We here at CRE Planning and Development have been thinking a lot about how historic communities present themselves online. Many, we’ve found, have taken the approach of putting raw data online about their various historic resources. While this might satisfy experts in this field, it won’t bring the spark needed to gather the public’s interest. For that, you need a story.

videothumbFirst, let’s define some terms:

Data are the hard, raw facts. Three chimneys, brick walls, built in 1927, etc. Data is extremely important to experts and useless to nearly everyone else. RuskinARC lets you do gather that information easily, and much, much more.

Information means turning raw data into something else — story, knowledge, insight. This is the reason we built RuskinARC, to facilitate turning data into information. Give it your raw data and RuskinARC can give you a map of the buildings, what styles are common in the center of town, what parts were built first and which were added 30 years later. Here’s an example from Abilene, Texas. Information is vitally important to your work.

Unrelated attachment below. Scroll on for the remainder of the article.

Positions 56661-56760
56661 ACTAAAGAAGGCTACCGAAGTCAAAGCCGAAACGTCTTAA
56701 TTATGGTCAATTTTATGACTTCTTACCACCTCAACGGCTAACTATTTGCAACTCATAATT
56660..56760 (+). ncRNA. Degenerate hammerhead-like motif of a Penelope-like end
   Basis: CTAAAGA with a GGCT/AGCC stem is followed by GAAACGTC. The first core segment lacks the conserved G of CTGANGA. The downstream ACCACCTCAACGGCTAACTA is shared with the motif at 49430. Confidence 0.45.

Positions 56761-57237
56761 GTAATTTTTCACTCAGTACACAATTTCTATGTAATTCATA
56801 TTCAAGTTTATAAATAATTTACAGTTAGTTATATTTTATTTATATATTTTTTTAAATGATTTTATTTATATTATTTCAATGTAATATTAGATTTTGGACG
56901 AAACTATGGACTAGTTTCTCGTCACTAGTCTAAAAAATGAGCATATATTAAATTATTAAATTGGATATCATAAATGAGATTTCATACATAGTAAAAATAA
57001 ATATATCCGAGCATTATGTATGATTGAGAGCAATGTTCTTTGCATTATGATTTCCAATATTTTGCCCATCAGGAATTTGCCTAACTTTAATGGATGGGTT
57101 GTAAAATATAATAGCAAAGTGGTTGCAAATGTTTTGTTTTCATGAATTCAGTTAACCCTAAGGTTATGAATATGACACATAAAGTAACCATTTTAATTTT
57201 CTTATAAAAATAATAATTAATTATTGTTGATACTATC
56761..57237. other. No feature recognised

But your work is what brings sense to the information and transforms it into….

Storytelling

The public is going to be most interested in how people fit into all of this information and doing that is storytelling. I would contend that storytelling is the main reason you’re in this field, because you can look at the information and see a story in it, a rich history. You see ebbs and flows in the community’s economy and local influence, imagine what families went through living at different times within the community and how the people of a community shaped the current culture and character.